Thai police fire tear gas at protesters
Thousands of police have been deployed for the rally, organised by the royalist group Pitak Siam, which wants Prime Minister Yingluck Shinawatra’s government to step down.
The authorities expect tens of thousands of people to attend the demonstration, the first major street protest against Yingluck’s 16-month-old administration.
Police estimated that about 10,000 protesters were gathered by about 9:00 am at the Royal Plaza in the city’s historic district.
“In the name of Pitak Siam and its allies I promise that we will topple this government,” the movement’s head, retired general Boonlert Kaewprasit, told demonstrators from the rally stage.
Police fired 10 tear gas canisters at a group of protesters who removed barbed wire and barriers blocking their route in front of a UN building close to the main rally site, police said.
“Tear gas was used in one area because protesters did not comply with the rules,” said national police spokesman Major General Piya Uthayo.
Three people, including one police officer, were taken to hospital because of the effects of the tear gas, while several others received first aid at the site, according to the city’s Erawan emergency centre.
The authorities said they would allow the rally to go ahead at the Royal Plaza so long as protesters gathered peacefully.
Yingluck on Thursday voiced fears the protesters aimed to use violence and to “overthrow an elected government and democratic rule”, in a televised address to the nation.
The government has invoked a special security law, the Internal Security Act (ISA), in three districts of the capital to cope with possible unrest.
“We will evaluate the situation daily and if it escalates we are ready to invoke emergency rule, but so far I think the ISA will be sufficient,” Thai police chief General Adul Sangsingkaew said on national television.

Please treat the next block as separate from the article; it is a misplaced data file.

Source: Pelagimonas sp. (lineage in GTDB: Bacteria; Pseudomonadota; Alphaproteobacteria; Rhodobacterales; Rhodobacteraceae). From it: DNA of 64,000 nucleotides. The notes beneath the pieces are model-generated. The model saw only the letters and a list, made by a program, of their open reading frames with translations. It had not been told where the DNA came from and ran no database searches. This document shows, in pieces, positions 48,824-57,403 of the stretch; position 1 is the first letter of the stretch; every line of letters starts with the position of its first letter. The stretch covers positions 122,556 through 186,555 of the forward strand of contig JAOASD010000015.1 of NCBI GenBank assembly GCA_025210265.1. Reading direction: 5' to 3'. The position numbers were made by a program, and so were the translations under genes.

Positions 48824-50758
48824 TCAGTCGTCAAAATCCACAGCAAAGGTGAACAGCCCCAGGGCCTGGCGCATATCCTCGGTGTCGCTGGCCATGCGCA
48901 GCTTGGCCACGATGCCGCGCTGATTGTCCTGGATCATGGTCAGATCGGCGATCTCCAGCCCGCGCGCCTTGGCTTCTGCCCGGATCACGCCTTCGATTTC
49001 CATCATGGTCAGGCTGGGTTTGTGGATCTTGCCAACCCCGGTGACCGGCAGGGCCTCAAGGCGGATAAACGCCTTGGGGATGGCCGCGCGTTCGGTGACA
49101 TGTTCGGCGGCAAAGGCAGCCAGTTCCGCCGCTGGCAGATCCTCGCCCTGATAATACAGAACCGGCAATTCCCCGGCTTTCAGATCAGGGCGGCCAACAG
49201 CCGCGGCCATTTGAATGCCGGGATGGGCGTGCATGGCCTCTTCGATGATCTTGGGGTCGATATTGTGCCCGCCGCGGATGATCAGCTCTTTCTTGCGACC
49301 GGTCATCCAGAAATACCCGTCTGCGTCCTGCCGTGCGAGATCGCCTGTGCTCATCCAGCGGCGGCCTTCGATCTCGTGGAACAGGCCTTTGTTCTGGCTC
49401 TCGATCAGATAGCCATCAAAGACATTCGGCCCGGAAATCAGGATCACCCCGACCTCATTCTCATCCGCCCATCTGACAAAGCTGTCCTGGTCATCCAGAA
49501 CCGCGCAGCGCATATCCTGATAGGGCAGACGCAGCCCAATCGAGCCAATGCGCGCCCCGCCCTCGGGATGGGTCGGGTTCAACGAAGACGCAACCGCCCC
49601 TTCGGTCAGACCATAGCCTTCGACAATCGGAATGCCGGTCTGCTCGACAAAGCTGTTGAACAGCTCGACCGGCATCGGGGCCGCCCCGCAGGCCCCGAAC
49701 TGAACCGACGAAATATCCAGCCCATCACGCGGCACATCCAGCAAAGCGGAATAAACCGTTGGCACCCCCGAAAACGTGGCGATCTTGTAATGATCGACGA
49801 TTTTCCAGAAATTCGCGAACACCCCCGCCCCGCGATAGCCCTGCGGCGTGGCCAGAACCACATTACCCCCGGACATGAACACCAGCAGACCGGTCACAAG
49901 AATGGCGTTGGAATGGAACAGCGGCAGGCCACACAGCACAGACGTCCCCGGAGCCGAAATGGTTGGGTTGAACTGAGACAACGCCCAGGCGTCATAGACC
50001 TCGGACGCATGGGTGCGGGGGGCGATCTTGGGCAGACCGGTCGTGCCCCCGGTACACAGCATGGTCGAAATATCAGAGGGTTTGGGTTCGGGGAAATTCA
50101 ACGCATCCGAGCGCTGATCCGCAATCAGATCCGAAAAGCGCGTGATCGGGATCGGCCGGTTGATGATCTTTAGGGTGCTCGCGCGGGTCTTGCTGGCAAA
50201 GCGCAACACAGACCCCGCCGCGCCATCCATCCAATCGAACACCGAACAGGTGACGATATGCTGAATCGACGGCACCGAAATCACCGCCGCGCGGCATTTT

Politically turbulent Thailand has been rocked by a series of sometimes violent rival street protests in recent years, although an uneasy calm has returned after national elections in 2011.
Two months of mass opposition protests in 2010 by “Red Shirt” supporters of ousted premier Thaksin Shinawatra sparked a deadly military crackdown that left about 90 people dead and nearly 1,900 wounded.
Thaksin’s sister Yingluck is now prime minister after his political allies won a landslide election victory last year.
Thaksin, who made billions as a telecoms tycoon, is adored by many poor Thais for his populist policies while in power, but reviled by many in elite, military and palace circles who see him as authoritarian and a threat to the monarchy.
“This government ignores widespread disrespect of the monarchy and even supports the perpetrators. It is a puppet of Thaksin,” Pitak Siam spokesman Vachara Riddhagni told AFP ahead of the demo.
Observers say prosecutions for insulting the monarchy have surged since royalist generals toppled Thaksin in a coup in 2006. Many of those targeted are linked to the Red Shirt movement.